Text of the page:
On This Date in Legal History

On June 5, 1950, the United States Supreme Court handed down two decisions that dealt with racial segregation in higher learning institutions. In McLaurin v. Oklahoma State Regents for Higher Education et al, George McLaurin, an African American student, alleged his constitutional rights were violated when he was assigned to sit in a particular row designated for “colored students” in class, in the library and in the cafeteria.

Classroom Seating Arrangement to Accommodate African American Law Student, McLaurin v. Oklahoma Board of Regents, United States Circuit Court for the Western District, Oklahoma City Division, RG 21, National Archives Southwest Region.

The classroom seating arrangement to accommodate African American law student George McLaurin. Photo courtesy of the National Archives.

The Court agreed that it was unconstitutional to treat students differently solely on the basis of one’s race.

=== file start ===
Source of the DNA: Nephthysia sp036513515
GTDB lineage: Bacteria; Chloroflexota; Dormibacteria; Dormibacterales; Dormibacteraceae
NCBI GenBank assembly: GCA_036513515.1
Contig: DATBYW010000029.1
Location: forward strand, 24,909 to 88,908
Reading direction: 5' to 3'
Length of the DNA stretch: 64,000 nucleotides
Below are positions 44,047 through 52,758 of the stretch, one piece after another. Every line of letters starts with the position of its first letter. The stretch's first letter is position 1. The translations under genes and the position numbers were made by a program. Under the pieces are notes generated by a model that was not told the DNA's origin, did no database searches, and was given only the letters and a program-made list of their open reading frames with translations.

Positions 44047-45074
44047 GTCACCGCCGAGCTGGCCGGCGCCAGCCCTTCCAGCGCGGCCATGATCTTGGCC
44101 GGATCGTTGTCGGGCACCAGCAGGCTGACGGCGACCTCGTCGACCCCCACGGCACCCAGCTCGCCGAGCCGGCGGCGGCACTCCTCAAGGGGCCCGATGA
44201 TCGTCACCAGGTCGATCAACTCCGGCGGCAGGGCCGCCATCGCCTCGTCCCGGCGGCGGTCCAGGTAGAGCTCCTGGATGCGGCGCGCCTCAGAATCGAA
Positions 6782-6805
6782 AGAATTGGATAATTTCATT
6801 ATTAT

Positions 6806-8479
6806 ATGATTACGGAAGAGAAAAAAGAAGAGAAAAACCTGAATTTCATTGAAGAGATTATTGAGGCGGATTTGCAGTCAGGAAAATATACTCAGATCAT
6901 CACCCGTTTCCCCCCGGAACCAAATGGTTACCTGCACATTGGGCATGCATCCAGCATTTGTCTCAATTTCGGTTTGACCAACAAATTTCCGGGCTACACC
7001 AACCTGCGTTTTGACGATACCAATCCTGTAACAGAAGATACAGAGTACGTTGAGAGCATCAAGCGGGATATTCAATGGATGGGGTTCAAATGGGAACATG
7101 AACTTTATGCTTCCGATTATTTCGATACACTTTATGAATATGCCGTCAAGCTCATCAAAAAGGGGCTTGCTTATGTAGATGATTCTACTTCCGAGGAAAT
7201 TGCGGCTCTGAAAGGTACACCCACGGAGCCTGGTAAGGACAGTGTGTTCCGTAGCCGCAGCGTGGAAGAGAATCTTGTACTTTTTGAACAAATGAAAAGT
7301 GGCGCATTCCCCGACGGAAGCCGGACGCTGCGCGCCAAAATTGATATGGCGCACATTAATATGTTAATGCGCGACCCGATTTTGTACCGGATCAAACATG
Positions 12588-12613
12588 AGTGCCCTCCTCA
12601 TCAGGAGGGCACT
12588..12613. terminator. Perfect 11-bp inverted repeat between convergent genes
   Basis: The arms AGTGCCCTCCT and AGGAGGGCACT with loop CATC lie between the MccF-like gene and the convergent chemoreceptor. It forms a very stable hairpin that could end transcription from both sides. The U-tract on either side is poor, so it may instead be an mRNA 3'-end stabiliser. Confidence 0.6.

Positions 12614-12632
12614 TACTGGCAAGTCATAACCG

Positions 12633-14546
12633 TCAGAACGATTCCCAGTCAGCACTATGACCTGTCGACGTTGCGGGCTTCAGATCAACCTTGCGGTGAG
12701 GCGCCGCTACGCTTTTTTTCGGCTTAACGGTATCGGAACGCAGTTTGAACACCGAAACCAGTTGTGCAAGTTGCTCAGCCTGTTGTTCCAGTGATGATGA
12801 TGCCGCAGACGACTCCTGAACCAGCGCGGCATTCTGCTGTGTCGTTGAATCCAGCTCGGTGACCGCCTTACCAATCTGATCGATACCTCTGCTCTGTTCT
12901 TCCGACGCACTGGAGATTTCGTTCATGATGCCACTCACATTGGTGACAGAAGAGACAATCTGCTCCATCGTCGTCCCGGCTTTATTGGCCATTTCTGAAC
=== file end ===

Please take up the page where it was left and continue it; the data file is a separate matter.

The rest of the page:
In Sweatt v. Painter et al, the University of Texas Law School refused to admit an African American student, Heman Sweatt, on the basis of his race. The State of Texas established another law school for African Americans, and that school did admit him; however, Sweatt refused to register. He claimed that the school was inferior.

Photograph, Heman Sweatt registering for classes at UT Law. Image courtesy of the University of Texas. Image available on the Internet and included in accordance with Title 17 U.S.C. Section 107.

Heman Sweatt registering for classes at University of Texas Law School. Image courtesy of the University of Texas.

The Court (unanimously) sided with Heman Sweatt finding that the University of Texas Law School was “superior.” They ordered that he be admitted.

About Tina Nelson
Tina Nelson

Tina Nelson is an attorney and mom. She created the LAWSUIT™ board game to teach her three children about the law. The game was an instant success. Copyrights and a patent were obtained, and Professional Games, Inc. was born. Professional Games, Inc. created this blog to educate and keep its friends and customers regularly updated about our American legal system.
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